Newport News The gildeD age

The second day of my trip to Rhode Island was an excursion to Newport News, preferred summer vacation spot for the rich gentry of the golden age. Illustrious names like Vanderbilt, Wetmore, Oelrichs, Stuyvesant Fish, and in more modern times the Kennedys and Astors would spend their summer month here, away from the humidity and heat of New York City. The season here would include at least one Ball for up to 400 people with 24 hour musical entertainment, food and drink. Several formal dinner parties for up to 100 guest were to be given and invitations to sport events and other distractions were required. As each dress could just be worn once, the lady of the house would have over one hundred dresses made for the season with required matching adornments. A season here, about 12 weeks could amount to about $400000, today this would be several million.

Rosecliff cottage

In my opinion one of the more modest houses in Newport was built in 1898 and then later (1900-1902) renovated by its second owner Tessie Oelrichs. She was a silver heiress, married to Herman Oelrichs, the American agent for Norddeutscher Lloyd steamship line. The architectural firm, MCKim, Mead and White, who e.g. built the Providence stated capitol and renovated the White House were hired for the renovations of Rosecliff.

Wealthy women of this time had little else to channel their energies into, so the planning and executions of these summer cottage soirées were something they could shine with. Being the most desired hostess of the season was something all of the Newport Women competed for. The dedication to this goal is shown in this little tale. The construction (started in 1899) for the renovations were delayed during the cold winter. But since Mrs. Oelrichs sister had just married William K. Vanderbilt, a party was to be given the following season. Mrs. Oelrichs, who had already moved into the house in 1900, threw out all the workers and concealed the unfinished renovation with ferns and floral arrangements. The goal was to outdo Mrs. Stuyvesant Fish's Harvest Ball at Crossways. A formal dinner for 112 guest was given in August in honor of her Sisters marriage.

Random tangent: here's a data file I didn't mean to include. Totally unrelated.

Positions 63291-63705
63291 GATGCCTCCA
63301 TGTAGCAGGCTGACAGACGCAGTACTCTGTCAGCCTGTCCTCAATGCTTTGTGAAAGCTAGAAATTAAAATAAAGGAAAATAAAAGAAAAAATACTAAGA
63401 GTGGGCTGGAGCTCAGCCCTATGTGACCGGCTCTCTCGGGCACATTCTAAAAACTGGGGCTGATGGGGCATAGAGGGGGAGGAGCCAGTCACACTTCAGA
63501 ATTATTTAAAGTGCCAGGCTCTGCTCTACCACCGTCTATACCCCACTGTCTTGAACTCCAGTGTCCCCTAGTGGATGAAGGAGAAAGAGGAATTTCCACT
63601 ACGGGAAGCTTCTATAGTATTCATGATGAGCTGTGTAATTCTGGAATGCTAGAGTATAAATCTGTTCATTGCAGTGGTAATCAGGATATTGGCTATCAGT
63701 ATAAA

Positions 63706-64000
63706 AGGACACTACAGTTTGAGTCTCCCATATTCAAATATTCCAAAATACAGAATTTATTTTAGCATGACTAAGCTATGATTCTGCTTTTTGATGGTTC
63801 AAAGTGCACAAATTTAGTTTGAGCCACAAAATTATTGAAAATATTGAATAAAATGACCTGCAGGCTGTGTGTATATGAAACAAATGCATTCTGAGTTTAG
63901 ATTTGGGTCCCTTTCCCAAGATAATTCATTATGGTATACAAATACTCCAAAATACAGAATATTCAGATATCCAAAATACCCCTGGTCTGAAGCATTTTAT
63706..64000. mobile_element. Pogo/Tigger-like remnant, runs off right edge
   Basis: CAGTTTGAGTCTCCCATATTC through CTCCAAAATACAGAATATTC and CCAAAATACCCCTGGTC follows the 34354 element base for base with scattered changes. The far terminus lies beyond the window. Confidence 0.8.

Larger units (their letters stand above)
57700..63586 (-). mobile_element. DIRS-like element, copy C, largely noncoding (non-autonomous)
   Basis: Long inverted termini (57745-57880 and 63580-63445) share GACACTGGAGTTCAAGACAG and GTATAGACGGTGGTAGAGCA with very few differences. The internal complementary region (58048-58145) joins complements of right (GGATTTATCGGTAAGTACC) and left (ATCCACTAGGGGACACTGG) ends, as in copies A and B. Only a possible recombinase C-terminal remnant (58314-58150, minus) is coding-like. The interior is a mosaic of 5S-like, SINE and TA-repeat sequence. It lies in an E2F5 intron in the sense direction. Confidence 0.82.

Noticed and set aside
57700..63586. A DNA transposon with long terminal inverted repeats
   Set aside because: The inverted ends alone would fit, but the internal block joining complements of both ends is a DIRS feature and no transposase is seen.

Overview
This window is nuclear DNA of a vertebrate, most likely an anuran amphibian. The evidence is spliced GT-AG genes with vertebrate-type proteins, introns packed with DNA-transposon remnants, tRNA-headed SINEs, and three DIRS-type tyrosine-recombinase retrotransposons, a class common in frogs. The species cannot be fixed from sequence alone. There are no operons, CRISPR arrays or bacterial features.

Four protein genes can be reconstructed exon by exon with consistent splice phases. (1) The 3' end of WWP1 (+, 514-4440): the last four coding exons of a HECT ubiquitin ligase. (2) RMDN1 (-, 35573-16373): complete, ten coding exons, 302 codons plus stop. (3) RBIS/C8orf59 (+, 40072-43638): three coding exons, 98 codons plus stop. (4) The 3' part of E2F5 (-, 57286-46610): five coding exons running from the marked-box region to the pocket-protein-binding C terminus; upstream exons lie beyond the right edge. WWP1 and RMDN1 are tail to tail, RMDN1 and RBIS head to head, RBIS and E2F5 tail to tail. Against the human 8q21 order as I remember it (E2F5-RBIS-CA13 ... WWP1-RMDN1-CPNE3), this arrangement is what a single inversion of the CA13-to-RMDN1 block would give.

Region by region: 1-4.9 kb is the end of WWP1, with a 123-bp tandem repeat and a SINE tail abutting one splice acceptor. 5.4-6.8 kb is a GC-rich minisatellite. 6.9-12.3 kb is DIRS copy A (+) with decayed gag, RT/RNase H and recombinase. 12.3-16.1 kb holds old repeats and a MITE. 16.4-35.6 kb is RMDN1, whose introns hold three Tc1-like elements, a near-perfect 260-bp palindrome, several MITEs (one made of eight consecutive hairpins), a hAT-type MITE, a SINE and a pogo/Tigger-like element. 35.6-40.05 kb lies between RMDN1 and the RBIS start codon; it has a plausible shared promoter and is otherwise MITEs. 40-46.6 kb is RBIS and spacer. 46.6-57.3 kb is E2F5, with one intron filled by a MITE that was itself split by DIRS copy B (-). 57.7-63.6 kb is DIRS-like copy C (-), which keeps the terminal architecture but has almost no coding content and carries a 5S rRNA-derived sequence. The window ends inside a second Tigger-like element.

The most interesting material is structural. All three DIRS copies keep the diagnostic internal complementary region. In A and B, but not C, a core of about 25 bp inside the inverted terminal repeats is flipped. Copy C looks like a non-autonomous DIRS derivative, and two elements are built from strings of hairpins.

Rosecliff already had the name when it was bought, it sits overlooking the Atlantic and its previous owner had started a substantial rose collection that would later grow even larger. Stanford White modeled the mansion after the Grand Trianon of Versaille, but reduced it to its basic H shape. It is built to look as if made of solid marble. The brick construction of the house is clad in white architectural terra-cotta tiles . Decorations and figurines were cast in plaster and glazed, a new technique of the time. This helped with the weight of the decorative adornments. The top floor, the servant quarters, were set back behind the second floor balustrade as was the fashion in Europe.